United States District Court, D. New Jersey
SUSAN D. WIGENTON, UNITED STATES DISTRICT JUDGE.
before the Court is the amended petition for a writ of habeas
corpus of James Baker (“Petitioner”) brought
pursuant to 28 U.S.C. § 2254. (ECF No. 6). Following an
order to answer, Respondents filed a response to the petition
(ECF No. 8), to which Petitioner replied. (ECF No. 14). For
the following reasons, this Court will deny the petition and
will deny Petitioner a certificate of appealability.
affirming Petitioner's conviction, the Superior Court of
New Jersey - Appellate Division provided the following
summary of the factual background of this matter:
We discern the following facts from the testimony at trial.
At 6:00 a.m. on January 22, 2009, several members of the
Elizabeth Police Department executed a search warrant at a
one-family residence. When detectives entered, they first
encountered [Petitioner]'s mother Alberta, his brother
Ernest, and his juvenile cousin on the first floor.
Detectives then proceeded upstairs to an attic bedroom where
they found [Petitioner] alone, dressed only in his boxer
shorts. When detectives searched the bedroom, they found five
glassine envelopes of heroin in a coffee cup on the dresser
and eighty more glassine envelopes packaged together inside
an eyeglass case on the nightstand. Detectives also recovered
$2000 from [Petitioner]'s shoe in the closet, two cell
phones and [Petitioner]'s car keys on top of the dresser,
and several pieces of mail addressed to [Petitioner] in the
top dresser drawer. [Petitioner] was arrested and later
At trial, the State presented the testimony of three officers
who participated in the search. The State also presented an
expert in narcotics distribution who testified that the
amount of heroin recovered, and the manner in which it was
packaged, indicated it would not have been for personal use,
but for sale and distribution.
[Petitioner] presented the testimony of his mother Alberta,
and his brothers Ernest, Jerome, and Edward Baker. They all
testified essentially that the bedroom in the attic was not
assigned to anyone in particular; rather, it was
first-come-first-serve for the brothers, including another
non-testifying sibling, Jeffrey, depending on who stayed at
the residence on a particular night. None of the defense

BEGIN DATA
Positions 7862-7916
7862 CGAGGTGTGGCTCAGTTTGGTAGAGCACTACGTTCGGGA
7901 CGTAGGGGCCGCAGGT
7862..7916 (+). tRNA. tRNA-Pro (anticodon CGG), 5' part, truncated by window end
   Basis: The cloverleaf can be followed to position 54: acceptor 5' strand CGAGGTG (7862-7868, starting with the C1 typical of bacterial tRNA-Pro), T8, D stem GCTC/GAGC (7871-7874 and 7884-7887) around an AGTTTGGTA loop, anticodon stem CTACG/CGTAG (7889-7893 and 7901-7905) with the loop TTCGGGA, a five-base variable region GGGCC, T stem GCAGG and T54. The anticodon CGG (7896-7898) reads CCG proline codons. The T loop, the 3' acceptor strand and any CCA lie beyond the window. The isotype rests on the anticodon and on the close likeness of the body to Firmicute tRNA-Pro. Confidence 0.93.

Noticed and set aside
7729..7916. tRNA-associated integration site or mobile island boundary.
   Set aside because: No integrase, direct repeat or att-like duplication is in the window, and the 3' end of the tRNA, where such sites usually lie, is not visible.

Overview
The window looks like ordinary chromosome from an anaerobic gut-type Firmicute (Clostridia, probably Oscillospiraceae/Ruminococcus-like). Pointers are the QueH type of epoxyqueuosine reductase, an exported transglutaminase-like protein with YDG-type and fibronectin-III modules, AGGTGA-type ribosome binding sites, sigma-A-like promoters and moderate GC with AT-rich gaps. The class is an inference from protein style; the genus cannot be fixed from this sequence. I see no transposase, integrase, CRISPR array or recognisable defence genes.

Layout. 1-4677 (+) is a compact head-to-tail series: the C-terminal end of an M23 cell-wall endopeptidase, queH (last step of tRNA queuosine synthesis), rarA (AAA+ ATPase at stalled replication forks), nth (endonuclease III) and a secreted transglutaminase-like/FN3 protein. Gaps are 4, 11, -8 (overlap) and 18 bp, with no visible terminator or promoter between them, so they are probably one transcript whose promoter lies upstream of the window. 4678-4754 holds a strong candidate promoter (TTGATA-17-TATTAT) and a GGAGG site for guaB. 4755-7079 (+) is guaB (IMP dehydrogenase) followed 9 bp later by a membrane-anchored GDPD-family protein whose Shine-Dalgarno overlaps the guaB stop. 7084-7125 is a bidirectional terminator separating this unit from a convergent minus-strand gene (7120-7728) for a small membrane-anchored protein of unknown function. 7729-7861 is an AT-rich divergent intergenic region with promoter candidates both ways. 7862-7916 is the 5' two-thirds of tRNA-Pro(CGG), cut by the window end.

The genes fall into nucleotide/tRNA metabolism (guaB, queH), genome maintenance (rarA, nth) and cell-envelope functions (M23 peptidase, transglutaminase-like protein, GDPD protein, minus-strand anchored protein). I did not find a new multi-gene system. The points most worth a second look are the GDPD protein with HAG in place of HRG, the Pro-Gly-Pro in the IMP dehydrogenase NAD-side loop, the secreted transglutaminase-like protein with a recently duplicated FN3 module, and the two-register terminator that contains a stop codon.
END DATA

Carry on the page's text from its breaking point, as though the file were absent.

witnesses knew who was staying in the bedroom that night or
how the heroin got there.
Edward Baker further testified that he had given [Petitioner]
$2000 to use to get an apartment and left the money in
[Petitioner]'s shoe in the attic closet. He also
testified that he had been arrested numerous times for heroin
possession, that he had an addiction spanning twenty years,
that he was purchasing and using heroin at the time of the
search, and that he was using up to twenty envelopes of
heroin per day. However, he denied putting the heroin in the
(Document 5 attached to ECF No. 8 at 3-4).
on the testimony produced at trial, a jury convicted
Petitioner of third degree possession of a controlled
dangerous substance in violation of N.J. Stat. Ann. §
2C:35-10(a)(1) and third degree possession with intent to
distribute in violation of N.J. Stat. Ann. §
2C:35-5(a)(1) and 5(b)(3). (Id. at 1). A third
charge for which Petitioner was indicted, distribution of a
controlled substance within five hundred feet of a public
park, was dismissed prior to trial. (Id. a 2).
Petitioner's convictions were merged for sentencing
purposes, and Petitioner was sentenced to five years in
custody with a thirty-month period of parole ineligibility.
his sentencing, Petitioner appealed. On June 5, 2014, the
Appellate Division affirmed Petitioner's conviction and
sentence by way of a written opinion, but remanded
Petitioner's criminal matter so that the judgment of
conviction could be edited to reflect the fact that
Petitioner's charge for distribution near a park was
dismissed prior to trial. (Id. at 1-11). Petitioner
filed a petition for certification with the New Jersey
Supreme Court, but that petition was denied on November 14,
2014. (Document 8 attached to ECF No. 8). Petitioner did not
file a petition for certiorari, nor did he file a petition
for post-conviction relief prior to the filing of his habeas
petition in this matter. Instead, Petitioner filed his
initial habeas petition on or about December 24, 2014. (ECF
No. 1). That petition was terminated on March 4, 2015,
because Petitioner had not used the form required for all
pro se habeas petitions. (ECF No. 2). Petitioner
filed an amended petition on or about April 1, 2015, (ECF No.
3), but that petition was dismissed on May 4, 2015. (ECF No.
5). Petitioner thereafter filed his current amended habeas
petition on or about May 26, 2015. (ECF No. 6).
28 U.S.C. § 2254(a), the district court “shall
entertain an application for a writ of habeas corpus [o]n
behalf of a person in custody pursuant to the judgment of a
State court only on the ground that he is in custody in
violation of the Constitution or laws or treaties of the
United States.” A habeas petitioner has the burden of
establishing his entitlement to relief for each claim
presented in his petition based upon the record that was
before the state court. See Eley v. Erickson, 712
F.3d 837, 846 (3d Cir. 2013); see also Parker v.
Matthews, 567 U.S. 37, 40-41 (2012). Under the statute,
as amended by the Anti-Terrorism and Effective Death Penalty
Act, 28 U.S.C. § ...